The Truth About Heart Problems Due to Stress
We are, more and more, hearing of instances where people are diagnosed with heart problems due to stress. Job stress or work related stress is an unavoidable reality. The fact that Stress has a direct impact on one’s heart has also been proved in numerous studies and researches. What has now been established is that job stress and heart health are directly related. While job stress cannot be avoided and thus the health of the heart will suffer, the good news is that you can counter it with certain lifestyle changes.
People who suffer from strenuous stress due to their jobs are at a higher risk of having cardiovascular problems including heart attacks and have a similarly high chance of dying from a heart problem. However, this possibility can be reduced if a person lives an active lifestyle, doesn’t drink regularly, is not obese and doesn’t smoke.
What Research Has to Say
A research was conducted at University College London recently where as many as seven studies were taken into consideration to ascertain the implications of stress on the health of the heart and to what extent lifestyle changes can be beneficial. The seven studies collectively had surveyed about 102,000 people across Europe. The participants did not have any heart problems or cardiovascular conditions at the start of the study. All the participants were observed for a period of seven years. Among the 102,000 people, about 1,100 people suffered heart attacks and many died from heart diseases during the seven years of the study.
At the start of the study, only 15% of all participants reported of being under stress due to their jobs. The study showed that the risk of heart problems existed in about 12 people among 1,000 who lived a healthy life but that ratio rose to 31 people among 1,000 who were under job stress but didn’t live a healthy life.
How Do We Develop Heart Problems Due to Stress?
Heart problems developed due to stress are mostly related to the body’s neuroendometabolic (NEM) stress response. This automatic response system prepares your body for a rapid physical response to a stressful situation by producing adrenaline and cortisol. At this time, your heart rate and blood pressure are both elevated and your cardiac output increased. Functions deemed non-essential for survival are shut down or decreased and blood is moved to areas deemed important for immediate survival, such as the arms and legs.
When the blood is moved around the body from areas deemed less essential for survival to those deemed more important, the result is higher blood pressure during this stressful period.
The problem comes in when the stress does not lessen or go away but is persistent. The body’s automatic NEM stress response ends up working at full throttle for a long period, which has a negative impact on the heart.
Constantly elevated blood pressure from a sympathetic nervous system on overdrive damages the inner lining of your blood vessels. These damaged areas are perfect spots for the accumulation of sugar, fat, and cholesterol particles, causing inflammation and ultimately constrictions. Another result of the NEM stress response is that the stress hormones cause blood clotting. This thicker blood causes constantly elevated blood pressure and an accelerated heart rate.
The end result is a possible stroke or heart attack.
Symptoms of Heart Problems Due to Stress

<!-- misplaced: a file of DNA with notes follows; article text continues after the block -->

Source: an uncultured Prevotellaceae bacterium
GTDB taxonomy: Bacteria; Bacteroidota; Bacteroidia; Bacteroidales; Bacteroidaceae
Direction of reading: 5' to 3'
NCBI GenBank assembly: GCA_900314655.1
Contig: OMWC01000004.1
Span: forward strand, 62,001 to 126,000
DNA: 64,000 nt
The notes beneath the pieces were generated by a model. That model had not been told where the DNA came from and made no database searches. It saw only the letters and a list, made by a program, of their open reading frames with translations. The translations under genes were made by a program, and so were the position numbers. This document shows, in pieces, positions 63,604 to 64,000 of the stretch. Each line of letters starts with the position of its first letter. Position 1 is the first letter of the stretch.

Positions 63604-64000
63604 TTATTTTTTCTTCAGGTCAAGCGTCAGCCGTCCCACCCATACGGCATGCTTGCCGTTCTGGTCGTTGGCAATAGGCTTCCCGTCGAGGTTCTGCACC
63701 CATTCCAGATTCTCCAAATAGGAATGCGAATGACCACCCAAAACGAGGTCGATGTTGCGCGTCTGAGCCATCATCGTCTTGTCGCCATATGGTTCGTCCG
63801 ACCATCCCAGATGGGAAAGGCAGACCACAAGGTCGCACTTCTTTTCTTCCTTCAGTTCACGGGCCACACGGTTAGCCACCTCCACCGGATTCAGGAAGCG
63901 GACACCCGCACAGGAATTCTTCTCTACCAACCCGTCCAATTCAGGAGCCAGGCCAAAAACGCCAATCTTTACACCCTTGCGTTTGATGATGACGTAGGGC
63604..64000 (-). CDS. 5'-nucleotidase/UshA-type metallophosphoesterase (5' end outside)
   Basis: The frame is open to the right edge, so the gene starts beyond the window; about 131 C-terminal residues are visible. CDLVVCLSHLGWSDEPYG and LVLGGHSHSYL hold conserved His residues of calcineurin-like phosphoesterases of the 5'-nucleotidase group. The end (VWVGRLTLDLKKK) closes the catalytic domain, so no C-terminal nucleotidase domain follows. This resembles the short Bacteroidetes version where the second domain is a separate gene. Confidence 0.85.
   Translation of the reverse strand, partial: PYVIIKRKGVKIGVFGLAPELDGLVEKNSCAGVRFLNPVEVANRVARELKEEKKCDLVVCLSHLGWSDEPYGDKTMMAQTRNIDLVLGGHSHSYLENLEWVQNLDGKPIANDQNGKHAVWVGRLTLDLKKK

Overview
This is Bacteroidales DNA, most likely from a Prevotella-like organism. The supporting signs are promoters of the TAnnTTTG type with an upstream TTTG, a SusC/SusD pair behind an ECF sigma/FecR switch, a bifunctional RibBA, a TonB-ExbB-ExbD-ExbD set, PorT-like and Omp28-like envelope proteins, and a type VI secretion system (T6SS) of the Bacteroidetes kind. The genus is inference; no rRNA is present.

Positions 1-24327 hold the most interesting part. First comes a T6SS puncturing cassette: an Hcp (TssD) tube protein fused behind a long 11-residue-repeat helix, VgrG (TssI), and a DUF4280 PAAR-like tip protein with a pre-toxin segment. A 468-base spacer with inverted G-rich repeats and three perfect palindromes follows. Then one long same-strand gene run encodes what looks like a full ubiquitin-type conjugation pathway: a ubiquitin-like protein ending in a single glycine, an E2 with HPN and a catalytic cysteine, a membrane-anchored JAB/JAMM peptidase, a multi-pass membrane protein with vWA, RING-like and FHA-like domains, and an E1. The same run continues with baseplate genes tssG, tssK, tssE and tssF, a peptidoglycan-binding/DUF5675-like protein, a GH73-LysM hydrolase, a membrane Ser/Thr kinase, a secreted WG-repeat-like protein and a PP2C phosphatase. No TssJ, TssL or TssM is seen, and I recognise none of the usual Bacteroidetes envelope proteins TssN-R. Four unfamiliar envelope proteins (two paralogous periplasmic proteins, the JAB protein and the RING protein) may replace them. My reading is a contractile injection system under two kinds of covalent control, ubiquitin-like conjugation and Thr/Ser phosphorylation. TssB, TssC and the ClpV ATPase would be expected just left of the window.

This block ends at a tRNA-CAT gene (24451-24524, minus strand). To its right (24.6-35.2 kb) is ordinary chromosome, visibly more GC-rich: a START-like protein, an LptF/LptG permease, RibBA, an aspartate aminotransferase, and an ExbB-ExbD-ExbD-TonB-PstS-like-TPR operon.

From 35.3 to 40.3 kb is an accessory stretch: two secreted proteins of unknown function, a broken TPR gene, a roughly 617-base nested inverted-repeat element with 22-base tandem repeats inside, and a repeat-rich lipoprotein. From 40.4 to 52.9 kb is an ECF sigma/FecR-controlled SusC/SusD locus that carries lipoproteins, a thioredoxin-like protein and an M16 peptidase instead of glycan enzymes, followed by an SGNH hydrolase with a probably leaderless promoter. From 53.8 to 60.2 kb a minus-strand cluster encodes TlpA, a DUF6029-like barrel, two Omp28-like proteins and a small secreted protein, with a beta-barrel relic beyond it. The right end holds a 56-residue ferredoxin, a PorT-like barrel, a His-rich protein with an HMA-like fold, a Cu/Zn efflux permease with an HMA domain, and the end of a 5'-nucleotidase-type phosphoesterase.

- You have an irregular heartbeat
It’s normal to have a racing heart when excited. The problem, however, is when your heart starts racing for no apparent reasons or when it happens often
- A cold sweat for no reason
Breaking out in a cold sweat for no apparent reason is a classic symptom of an impending heart attack. Have it checked out immediately.
- Swollen feet, ankles, and legs
These are classic signs that your blood is not circulating as it should and that your heart is not pumping blood effectively. Bloating is also common.
- You are easily exhausted
Sudden exhaustion after a non-strenuous activity points towards heart disease. This kind of exhaustion, usually accompanied by feelings of weakness, is a classic indicator of a deeper lying problem related to the heart
- Discomfort in the chest area
This is a typical sign of a blocked artery. The chest area may experience pain, pressure, or a feeling of tightness.
Treating the Cause, Not the Symptom
The easiest way of preventing heart problems due to stress is to remove yourself from the stressful situation. This would be easy in a perfect world but not so easily done in the world we live in. There are, however, a few things to be done in order to either manage or reduce stress.
When anger or rage strike, take a few deep breaths and remind yourself what rage does to your cortisol levels and thus your heart. Try relaxing.
Do not bottle things up
When in a stressful situation, try to talk about things in order to allow the situation to diffuse.
Where possible, avoid situations that you know cause your stress levels to rise.
Meditation is a proven method of lowering blood pressure and inducing relaxation.
Moderate exercise eases stress and helps combat depression while cleaning arteries at the same time.
The proper diet goes a far way towards combating heart-related issues while keeping blood sugar levels and cholesterol levels in check. A low-glycemic diet is wonderful for those dealing with constant mental stress.
Summary of Heart Problems Due to Stress
In a nutshell, the fact is that job stress increases the chances of heart attacks and other heart problems but that situation can be aggravated further by having more than three or four alcoholic drinks a day, by regular smoking, lack of exercise and obesity.
Quitting the cigarette, the pint at the end of the day, heading for a walk for an hour or even half an hour a day, and eating healthy food are the changes that one must bring into their lifestyle to combat job stress and counter its impact on heart health.